Keep checking back for updates to this topic.May 14, 2016 at 2:35 pm #340
State constitutions provide evidence to the intended meaning of the Second Amendment of the US Constitution.
Some key entries:
“Massachusetts – The people have a right to keep and bear arms for the common defence. And as, in time of peace, armies are dangerous to liberty, they ought not to be maintained without the consent of the legislature; and the military power shall always be held in an exact subordination to the civil authority, and be governed by it. (Mass. Const. pt. I, art. XVII) (1780).”
“North Carolina – That the people have a right to bear arms, for the defence of the State; and, as standing armies, in time of peace, are dangerous to liberty, they ought not to be kept up; and that the military should be kept under strict subordination to, and governed by, the civil power. 1776 Bill of Rights, § XVII.”
“Pennsylvania – The right of the citizens to bear arms in defence of themselves and the State shall not be questioned. (Pa. Const. art. I, § 21) (1790).”
“Vermont – That the people have a right to bear arms for the defence of themselves and the State—and as standing armies in time of peace are dangerous to liberty, they ought not to be kept up; and that the military should be kept under strict subordination to and governed by the civil power. (Vt. Const. ch. I, art. 16) (1777).”
“Virginia – That a well regulated militia, composed of the body of the people, trained to arms, is the proper, natural and safe defense of a free state, therefore, the right of the people to keep and bear arms shall not be infringed; that standing armies, in time of peace, should be avoided as dangerous to liberty; and that in all cases the military should be under strict subordination to, and governed by, the civil power. (Va. Const. art. I, § 13) (1971; previous version 1776).”May 15, 2016 at 12:28 pm #362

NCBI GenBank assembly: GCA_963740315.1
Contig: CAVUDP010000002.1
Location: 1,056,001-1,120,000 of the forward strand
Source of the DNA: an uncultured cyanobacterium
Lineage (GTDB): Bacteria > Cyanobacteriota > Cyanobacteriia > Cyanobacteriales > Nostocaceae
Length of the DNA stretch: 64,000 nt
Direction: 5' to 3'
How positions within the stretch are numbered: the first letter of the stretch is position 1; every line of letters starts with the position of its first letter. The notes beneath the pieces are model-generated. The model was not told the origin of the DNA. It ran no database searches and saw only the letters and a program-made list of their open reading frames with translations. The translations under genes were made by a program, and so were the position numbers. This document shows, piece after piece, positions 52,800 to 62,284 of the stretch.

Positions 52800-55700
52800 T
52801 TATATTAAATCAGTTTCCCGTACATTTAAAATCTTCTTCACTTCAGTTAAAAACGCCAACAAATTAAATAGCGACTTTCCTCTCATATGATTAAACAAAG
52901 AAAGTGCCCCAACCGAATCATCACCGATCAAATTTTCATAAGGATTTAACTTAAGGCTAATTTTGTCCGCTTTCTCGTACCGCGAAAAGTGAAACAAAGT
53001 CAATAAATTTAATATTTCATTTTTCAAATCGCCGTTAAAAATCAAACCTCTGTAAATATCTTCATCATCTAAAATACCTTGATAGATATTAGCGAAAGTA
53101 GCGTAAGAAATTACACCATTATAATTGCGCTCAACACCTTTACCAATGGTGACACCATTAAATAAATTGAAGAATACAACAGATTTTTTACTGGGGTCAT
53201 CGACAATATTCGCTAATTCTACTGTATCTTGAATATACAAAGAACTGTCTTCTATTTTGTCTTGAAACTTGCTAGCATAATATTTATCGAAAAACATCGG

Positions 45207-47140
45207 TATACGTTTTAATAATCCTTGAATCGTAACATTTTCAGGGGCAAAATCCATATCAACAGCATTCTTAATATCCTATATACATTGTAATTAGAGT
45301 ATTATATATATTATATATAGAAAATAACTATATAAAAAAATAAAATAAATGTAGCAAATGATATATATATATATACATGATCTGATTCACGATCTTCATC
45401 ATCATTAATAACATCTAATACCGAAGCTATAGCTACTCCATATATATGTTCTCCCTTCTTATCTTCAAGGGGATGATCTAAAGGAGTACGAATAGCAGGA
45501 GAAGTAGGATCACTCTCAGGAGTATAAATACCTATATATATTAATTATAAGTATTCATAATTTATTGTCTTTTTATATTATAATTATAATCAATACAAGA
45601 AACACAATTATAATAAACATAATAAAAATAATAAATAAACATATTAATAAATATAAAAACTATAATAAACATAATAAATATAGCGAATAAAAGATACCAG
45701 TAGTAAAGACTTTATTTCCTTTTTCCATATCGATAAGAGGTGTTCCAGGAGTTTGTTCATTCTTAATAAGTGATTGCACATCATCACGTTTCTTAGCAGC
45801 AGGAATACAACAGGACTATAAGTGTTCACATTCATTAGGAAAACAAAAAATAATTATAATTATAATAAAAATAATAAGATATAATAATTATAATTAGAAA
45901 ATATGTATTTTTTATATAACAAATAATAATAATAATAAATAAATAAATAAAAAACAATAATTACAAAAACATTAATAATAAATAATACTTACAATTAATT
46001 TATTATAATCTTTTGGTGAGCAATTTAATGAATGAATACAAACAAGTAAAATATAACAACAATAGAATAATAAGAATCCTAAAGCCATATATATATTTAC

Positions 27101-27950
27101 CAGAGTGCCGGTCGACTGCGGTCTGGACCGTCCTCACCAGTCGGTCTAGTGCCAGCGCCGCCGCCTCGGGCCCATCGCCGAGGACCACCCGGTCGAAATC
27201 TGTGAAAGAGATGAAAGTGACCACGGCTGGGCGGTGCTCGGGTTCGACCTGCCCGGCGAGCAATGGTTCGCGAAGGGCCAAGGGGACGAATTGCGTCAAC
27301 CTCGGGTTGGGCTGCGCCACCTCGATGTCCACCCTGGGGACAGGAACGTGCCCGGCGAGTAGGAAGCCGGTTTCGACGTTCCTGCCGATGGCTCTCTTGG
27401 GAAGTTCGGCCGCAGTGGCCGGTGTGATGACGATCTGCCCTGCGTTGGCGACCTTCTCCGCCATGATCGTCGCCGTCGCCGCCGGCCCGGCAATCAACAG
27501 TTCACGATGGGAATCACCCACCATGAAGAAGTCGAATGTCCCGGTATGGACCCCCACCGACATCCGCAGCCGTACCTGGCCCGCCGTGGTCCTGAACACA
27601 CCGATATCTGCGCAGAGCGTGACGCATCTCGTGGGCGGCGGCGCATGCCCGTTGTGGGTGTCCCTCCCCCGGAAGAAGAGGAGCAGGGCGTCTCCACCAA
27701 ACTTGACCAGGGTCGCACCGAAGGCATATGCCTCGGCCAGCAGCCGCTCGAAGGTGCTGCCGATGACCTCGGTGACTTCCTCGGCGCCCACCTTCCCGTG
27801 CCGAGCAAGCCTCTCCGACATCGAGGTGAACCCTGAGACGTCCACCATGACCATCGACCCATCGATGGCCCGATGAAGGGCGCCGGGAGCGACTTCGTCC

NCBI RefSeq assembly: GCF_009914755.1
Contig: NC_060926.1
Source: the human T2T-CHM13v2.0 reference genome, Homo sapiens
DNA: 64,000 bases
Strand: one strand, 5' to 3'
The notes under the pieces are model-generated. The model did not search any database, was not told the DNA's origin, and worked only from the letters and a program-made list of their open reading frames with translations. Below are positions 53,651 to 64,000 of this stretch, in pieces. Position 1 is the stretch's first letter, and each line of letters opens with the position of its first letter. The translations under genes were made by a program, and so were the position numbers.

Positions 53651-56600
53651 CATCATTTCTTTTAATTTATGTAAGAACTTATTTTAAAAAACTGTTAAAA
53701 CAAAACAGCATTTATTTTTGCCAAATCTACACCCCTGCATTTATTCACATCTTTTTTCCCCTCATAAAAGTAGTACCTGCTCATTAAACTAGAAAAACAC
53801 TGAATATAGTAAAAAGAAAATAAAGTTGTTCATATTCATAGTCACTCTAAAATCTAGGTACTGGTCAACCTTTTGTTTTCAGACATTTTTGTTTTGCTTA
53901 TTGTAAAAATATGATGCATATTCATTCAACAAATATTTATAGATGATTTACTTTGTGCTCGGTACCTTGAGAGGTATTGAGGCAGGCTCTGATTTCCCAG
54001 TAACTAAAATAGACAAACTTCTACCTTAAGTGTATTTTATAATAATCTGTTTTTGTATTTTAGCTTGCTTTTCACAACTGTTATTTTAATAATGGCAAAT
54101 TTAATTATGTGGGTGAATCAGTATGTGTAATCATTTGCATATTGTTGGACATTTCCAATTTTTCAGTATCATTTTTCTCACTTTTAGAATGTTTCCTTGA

Discussion on the second amendment proposals by the various states prior to ratification.
Virginia’s Requested Amendment
That the people have a right to keep and bear arms; that a well regulated militia composed of the body of the people trained to arms, is the proper, natural and safe defence of a free state. That standing armies in time of peace are dangerous to liberty, and therefore ought to be avoided, as far as the circumstances and protection of the community will admit; and that in all cases, the military should be under strict subordination to and governed by the civil power.
Virginia’s was an almost word-for-word copy of the Virginia Declaration of Right’s passed by the state 11 years earlier. New York’s was split into 3 parts and you can see Virginia’s influence in the wording.
New York’s Requested Amendment
That the people have a right to keep and bear arms; that a well-regulated militia, including the body of the people capable of bearing arms, is the proper, natural, and safe defence of a free state.
That the militia should not be subject to martial law, except in time of war, rebellion, or insurrection.
That standing armies, in time of peace, are dangerous to liberty, and ought not to be kept up, except in cases of necessity; and that at all times the military should be under strict subordination to the civil power.
James Madison took the proposed amendments from all the states, summarized them, and submitted 20 amendments to Congress. His summarized 2nd amendment read:
The right of the people to keep and bear arms shall not be infringed; a well armed, and well regulated militia being the best security of a free country: but no person religiously scrupulous of bearing arms, shall be compelled to render military service in person.
After debate only 12 amendments survived to be sent to the states. When it emerged the wording of the 2nd amendment was cut/rearranged to the one we know today:
A well-regulated Militia, being necessary to the security of a free State, the right of the people to keep and bear Arms, shall not be infringed.